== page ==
Indianapolis Cultural Trail
The Indianapolis Cultural Trail: A Legacy of Gene and Marilyn Glick was the big idea of Brian Payne, President and CEO of the Central Indiana Community Foundation (CICF); however, the trail’s genesis was part of a broader effort to stimulate the city’s economy and re-establish Indianapolis as a cultural center and destination. To accomplish this goal, Indianapolis Mayor Bart Peterson set out to define the city’s unique cultural districts. As part of this initiative, Mayor Peterson vowed to deliver the city five million dollars over the first five years of his term to support the Cultural Districts Program, which highlights key locations in the city’s downtown. “[The cultural districts] had all these great historic buildings, galleries, [and] theaters that were doing so-so. The idea was to make something of them,” said Payne.
Inspired by the Monon Trail, a converted railroad line that runs from the county line to downtown, Payne thought a similar trail in Indianapolis’s urban center could provide the connectivity the cultural districts needed to thrive. Payne pitched the idea to the city’s public works department and was told to “sell” the trail as a road diet.
Indianapolis was already defined by its wide streets and arterials that were friendly to motorists, and this was problematic in the downtown where cars could travel upwards of 50 mph. Removing a lane in downtown Indianapolis was regarded as a way to lessen negative motorist behavior and provide the city with a new transportation amenity. To gather momentum for the project, after taking his position at CICF in 2000, Payne spent four years informally pitching the project to various Indianapolis officials, philanthropists, and community leaders. He conducted more than 100 one-on-one meetings. For Payne, it was imperative to have the financing and credibility from community leaders before bringing the project to the public. Philanthropic donations provided enough money for a feasibility study and a small charrette process, which helped get the Mayor’s office onboard.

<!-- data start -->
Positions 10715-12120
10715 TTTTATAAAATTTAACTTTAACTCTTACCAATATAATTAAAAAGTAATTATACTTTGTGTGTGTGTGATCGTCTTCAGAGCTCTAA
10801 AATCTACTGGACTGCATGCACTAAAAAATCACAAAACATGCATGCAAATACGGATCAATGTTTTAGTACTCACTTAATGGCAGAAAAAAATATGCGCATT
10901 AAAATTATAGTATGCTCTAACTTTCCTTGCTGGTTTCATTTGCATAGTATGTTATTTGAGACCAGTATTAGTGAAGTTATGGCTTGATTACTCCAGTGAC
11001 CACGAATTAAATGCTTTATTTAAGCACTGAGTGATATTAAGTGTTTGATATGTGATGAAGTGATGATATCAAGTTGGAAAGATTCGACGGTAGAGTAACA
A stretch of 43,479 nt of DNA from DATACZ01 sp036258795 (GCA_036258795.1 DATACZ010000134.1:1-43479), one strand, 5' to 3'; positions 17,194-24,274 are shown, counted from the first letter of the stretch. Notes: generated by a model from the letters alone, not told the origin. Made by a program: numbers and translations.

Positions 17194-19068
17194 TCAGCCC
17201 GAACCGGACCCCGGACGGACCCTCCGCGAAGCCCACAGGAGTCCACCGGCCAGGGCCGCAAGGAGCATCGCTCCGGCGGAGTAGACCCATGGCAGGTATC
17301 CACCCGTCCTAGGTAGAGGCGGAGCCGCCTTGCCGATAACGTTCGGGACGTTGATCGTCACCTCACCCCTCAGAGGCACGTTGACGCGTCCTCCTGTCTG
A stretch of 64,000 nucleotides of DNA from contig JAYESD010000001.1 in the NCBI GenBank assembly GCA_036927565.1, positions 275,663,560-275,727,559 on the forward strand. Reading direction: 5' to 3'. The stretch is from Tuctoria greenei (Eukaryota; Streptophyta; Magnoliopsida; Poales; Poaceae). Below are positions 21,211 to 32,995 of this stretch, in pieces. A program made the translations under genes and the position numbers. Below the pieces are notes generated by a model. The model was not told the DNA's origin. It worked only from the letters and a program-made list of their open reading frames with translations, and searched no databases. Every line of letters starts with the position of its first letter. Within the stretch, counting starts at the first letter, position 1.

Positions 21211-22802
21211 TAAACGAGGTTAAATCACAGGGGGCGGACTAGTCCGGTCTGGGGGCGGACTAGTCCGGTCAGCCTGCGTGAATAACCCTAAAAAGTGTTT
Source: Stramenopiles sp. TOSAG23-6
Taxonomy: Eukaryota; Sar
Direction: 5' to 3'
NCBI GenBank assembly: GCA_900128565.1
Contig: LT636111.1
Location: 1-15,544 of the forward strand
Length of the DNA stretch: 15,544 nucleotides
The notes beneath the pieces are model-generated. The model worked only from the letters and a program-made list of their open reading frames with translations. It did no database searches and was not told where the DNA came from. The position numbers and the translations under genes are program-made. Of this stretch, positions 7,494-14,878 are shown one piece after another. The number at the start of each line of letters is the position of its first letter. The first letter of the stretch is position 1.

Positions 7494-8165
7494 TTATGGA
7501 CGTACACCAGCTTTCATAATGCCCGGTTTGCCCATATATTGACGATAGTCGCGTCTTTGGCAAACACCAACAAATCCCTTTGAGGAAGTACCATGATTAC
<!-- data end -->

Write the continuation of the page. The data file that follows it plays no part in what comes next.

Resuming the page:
By 2006, Indianapolis was ready to hire two consultant teams, one for project management and one for the trail design. The project management team was brought on first to help represent the City of Indianapolis and Mr. Payne’s vision of the project by overseeing the scope, schedule, and budget for the trail. The project management team also helped facilitate the selection of the design firm. Once the trail team was in place, they completed a more detailed feasibility study that identified the final route and provided accurate cost estimates. This study helped assuage concerns from the city’s engineering department and provided valuable information for the team to share as they began the process to solicit input from residential, commercial, and institutional stakeholders.